The AAP has consistently taken a stand on issues that make some children and adolescents more vulnerable than others. Policy statements and other reports have addressed many of the social determinants of health from poverty to trauma as potentially adverse childhood experiences that shape longitudinal health outcomes as youths move into adulthood.
In a new policy statement, the Academy has taken the next step to incorporate and specifically address racism’s impact on child and adolescent health, consistent with the vision outlined in the AAP Blueprint for Children.
The policy, The Impact of Racism on Child and Adolescent Health, from the Section on Adolescent Health, Council on Community Pediatrics and Committee on Adolescence, is available at https://pediatrics.aappublications.org/content/early/2019/07/25/peds.2019-1765 and will be published in the August issue of Pediatrics.
Racism is defined here as a “system of structuring opportunity and assigning value based on the social interpretation of how one looks (which is what we call ‘race’) that unfairly disadvantages some individuals and communities, unfairly advantages other individuals and communities, and saps the strength of the whole society through the waste of human resources,” as described by Camara Phyllis Jones, M.D., Ph.D., M.P.H. (http://bit.ly/2KBj3Ao).
The policy provides a historical perspective on the factors that have led to the persistence of racism and how institutional (structural), personally mediated (interpersonal) and internalized (self-directed) racism undermines individual and population health outcomes.
Scope of problem
Pediatricians strive to care for children and adolescents such that they all have an opportunity to reach their full potential. Although we have progressed toward greater racial equity, racism continues to undermine the health of children, adolescents and families. Children and adolescents experience racism through the places they live and learn, by what they have economically and how their rights are protected.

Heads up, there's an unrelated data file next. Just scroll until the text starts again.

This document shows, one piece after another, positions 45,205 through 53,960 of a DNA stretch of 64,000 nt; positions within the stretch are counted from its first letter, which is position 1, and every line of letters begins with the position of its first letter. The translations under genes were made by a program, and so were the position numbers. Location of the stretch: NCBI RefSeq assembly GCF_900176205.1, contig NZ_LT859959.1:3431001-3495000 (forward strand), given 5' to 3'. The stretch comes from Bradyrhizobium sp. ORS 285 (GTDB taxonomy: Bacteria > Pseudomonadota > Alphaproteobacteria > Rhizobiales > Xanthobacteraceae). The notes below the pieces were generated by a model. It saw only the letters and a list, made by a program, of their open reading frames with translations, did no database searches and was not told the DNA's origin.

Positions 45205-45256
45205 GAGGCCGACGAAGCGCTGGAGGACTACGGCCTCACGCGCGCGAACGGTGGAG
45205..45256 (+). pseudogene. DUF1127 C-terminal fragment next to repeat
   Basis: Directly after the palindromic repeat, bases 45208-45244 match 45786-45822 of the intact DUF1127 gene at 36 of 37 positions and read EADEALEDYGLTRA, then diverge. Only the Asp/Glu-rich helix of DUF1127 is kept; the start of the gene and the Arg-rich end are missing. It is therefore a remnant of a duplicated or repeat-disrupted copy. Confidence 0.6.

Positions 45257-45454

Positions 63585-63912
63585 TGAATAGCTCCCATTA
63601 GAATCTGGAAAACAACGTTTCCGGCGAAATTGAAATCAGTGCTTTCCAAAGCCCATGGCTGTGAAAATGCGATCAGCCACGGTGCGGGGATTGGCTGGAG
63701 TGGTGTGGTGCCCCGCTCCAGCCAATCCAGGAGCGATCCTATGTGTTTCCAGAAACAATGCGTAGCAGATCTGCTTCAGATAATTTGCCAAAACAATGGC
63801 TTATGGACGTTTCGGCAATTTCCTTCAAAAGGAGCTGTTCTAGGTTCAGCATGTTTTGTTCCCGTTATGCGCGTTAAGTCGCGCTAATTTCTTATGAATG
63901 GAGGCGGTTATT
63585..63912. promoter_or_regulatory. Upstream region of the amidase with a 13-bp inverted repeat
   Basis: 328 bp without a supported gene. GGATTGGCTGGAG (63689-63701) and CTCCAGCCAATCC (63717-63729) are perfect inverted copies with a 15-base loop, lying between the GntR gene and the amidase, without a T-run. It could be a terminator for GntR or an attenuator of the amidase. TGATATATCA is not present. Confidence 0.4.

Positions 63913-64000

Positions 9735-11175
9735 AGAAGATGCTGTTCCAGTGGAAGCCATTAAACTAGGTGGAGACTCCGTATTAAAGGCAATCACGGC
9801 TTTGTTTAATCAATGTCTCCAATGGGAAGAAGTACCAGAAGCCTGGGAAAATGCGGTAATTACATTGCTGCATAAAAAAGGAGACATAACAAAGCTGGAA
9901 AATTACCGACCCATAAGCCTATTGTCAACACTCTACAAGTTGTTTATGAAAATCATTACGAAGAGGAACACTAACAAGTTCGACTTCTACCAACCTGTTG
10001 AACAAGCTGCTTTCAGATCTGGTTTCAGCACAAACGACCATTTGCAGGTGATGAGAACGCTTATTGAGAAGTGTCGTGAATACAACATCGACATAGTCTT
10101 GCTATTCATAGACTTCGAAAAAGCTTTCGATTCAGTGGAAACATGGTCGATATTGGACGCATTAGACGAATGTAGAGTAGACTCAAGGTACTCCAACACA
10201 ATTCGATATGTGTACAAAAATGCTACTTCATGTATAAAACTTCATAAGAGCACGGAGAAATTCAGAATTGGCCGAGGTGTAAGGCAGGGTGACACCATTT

The stress generated by experiences of racism may start through maternal exposures while in utero and continue after birth with the potential to create toxic stress. This transforms how the brain and body respond to stress, resulting in short- and long-term health impacts on achievement and mental and physical health. We see the manifestations of this stress as preterm births and low birthweights in newborns to subsequent development of heart disease, diabetes and depression as children become adults.
While the notion of addressing racism may seem overwhelming given that it is a construct that has been sewn through the fabric of American society, the policy offers practical strategies. These are grounded in the principles the Academy already is leveraging to address child health in the office, within community practices, health care organizations, community agencies and pediatric training environments, and through effective advocacy and innovative research that incorporates a focus on health disparities.
The backbone of pediatric care delivery occurs in individual practices, school health systems, public health systems, community-based health centers and hospitals nationwide. Pediatricians can implement approaches within their practice settings to ensure that patients and families feel welcomed, are treated respectfully, and that patient- and family-centered culturally and linguistically appropriate care is at the heart of the services provided.
This may include signs with statements of inclusivity and the availability of multilingual staff or interpreter services at the organizational level. Pediatricians can show images in the office that reflect the diversity of the communities they serve and ensure that AAP-supported early literacy programs reflect a diverse range of images and perspectives.
During individual visits, providers might ask about recent events in the community that may have had an impact on the patient and family, determine the need for counseling or alternative forms of support such as affinity groups at school, and provide anticipatory guidance on effective communication and strategies to keep children and adolescents safe. Pediatricians can collaborate with local schools, school health systems and justice systems to ensure that all patients meet their developmental and vocational milestones.
Ultimately, the policy asks that pediatricians reflect on their own biases and integrate structural and individual-level strategies that optimize professional practice. By engaging patients and families in clinical care settings and through effective anticipatory guidance, pediatricians can help parents raise children and adolescents who can do the following:
- identify racism when they see (bystander) or experience it (target);
- differentiate racism from other forms of unfair treatment;
- oppose the negative messages or behaviors by others; and
- replace it with something positive or constructive to prevent the observed longitudinal health and developmental consequences associated with internalizing those experiences.
Dr. Trent is a lead author of the policy statement and chair of the AAP Section on Adolescent Health Executive Committee.